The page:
Tuesday, June 30, 2009

Big Networking Mistakes: Cutting someone out of the conversation

It's really quite easy to fall into the trap I suppose. The nervousness of attending your first networking event. The pressure to produce some results from that event. And the excitement of realising that you are speaking to someone who might just buy your services.

I'm sure we've all done the wrong thing at some point or another.

Last night I was at an industry networking event, speaking to a meeting planner I had previously met a month before. We were approached by a man who asked if he could join us and we welcomed him into our conversation, bringing him up to date with what we were talking about.

While we were chatting, our companion looked at our badges and worked out that my colleague was someone who could possible book him for events. Pretty soon, I found myself in the position of a spectator to a conversation I had previously been a part of as he described in detail what he and his colleagues did and how they differed from their competition (neatly putting each competitor down in turn). As he finished he asked for the meeting planner's card and offered his to her.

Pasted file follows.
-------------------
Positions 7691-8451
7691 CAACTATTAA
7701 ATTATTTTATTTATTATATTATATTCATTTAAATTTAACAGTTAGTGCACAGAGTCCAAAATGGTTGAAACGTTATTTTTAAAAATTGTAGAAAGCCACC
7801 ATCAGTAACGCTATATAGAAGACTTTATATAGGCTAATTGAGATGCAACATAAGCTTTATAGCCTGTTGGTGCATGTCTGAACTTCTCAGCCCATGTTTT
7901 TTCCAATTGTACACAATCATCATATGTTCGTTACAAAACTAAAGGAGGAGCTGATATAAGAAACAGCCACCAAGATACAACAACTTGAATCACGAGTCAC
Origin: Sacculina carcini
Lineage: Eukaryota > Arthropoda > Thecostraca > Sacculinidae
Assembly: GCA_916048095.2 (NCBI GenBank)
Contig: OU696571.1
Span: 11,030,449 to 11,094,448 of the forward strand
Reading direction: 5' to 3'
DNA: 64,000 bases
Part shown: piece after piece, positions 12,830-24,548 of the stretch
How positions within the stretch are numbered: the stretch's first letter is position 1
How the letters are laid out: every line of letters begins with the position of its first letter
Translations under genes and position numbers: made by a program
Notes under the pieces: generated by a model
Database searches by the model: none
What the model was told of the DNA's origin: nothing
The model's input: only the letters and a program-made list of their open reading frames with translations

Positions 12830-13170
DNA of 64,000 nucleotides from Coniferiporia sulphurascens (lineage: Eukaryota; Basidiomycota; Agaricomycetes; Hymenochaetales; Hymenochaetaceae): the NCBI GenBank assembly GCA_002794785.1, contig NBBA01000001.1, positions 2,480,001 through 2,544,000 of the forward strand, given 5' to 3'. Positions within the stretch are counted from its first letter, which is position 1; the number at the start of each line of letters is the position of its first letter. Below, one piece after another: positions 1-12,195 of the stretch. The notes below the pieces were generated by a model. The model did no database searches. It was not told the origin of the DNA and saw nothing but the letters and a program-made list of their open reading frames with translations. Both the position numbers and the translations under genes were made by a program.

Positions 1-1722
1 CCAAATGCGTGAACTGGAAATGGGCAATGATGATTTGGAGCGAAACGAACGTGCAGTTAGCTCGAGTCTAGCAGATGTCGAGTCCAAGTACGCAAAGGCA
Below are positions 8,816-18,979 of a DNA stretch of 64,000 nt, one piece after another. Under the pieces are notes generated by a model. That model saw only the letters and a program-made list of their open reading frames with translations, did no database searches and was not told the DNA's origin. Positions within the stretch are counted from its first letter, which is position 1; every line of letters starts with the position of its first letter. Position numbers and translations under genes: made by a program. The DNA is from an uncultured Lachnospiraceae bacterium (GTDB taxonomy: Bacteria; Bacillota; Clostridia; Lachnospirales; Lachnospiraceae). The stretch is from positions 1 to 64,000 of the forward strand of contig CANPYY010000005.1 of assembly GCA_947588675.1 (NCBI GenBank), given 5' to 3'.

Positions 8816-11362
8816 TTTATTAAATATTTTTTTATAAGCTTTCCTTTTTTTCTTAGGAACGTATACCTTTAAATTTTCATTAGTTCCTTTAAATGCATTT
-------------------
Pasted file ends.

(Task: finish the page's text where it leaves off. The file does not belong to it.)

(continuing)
He then said goodbye, before turning back to me, smiling and bidding farewell.

It was interesting to see what he did, although I am sure he was not aware of it. Seeing pound signs, he shifted his body position to exclude me from the conversation and directed his words, and eye contact, purely at the meeting planner. I could have walked away and he wouldn't have noticed.

He took no time to find out about me, what I do or who I know. He could easily have snubbed his biggest potential customer, or strongest potential Champion. And all because he saw a clear 'target' in front of him.

How did the meeting planner feel? The answer is very uncomfortable. We spoke about it after he walked away. She felt conscious of me being excluded from the conversation and she didn't like the shift from a relaxed conversation to being the subject of a sales pitch.

I relate this not to criticise the person who pitched last night, but to highlight how easy it is to make this mistake. I am sure we're all guilty of it at some time, changing gears when we meet someone who might book us.

We need to be aware of the dangers of doing this; the risk of excluding others from conversation and of making people feel uncomfortable about our approach.

It's an easy trap to fall into and one to stay very conscious of.

1 comment:

  1. This is something that has happened to me and it is annoying and very unprofessional of the 'interuppter', and totally switches you off from dealing with them!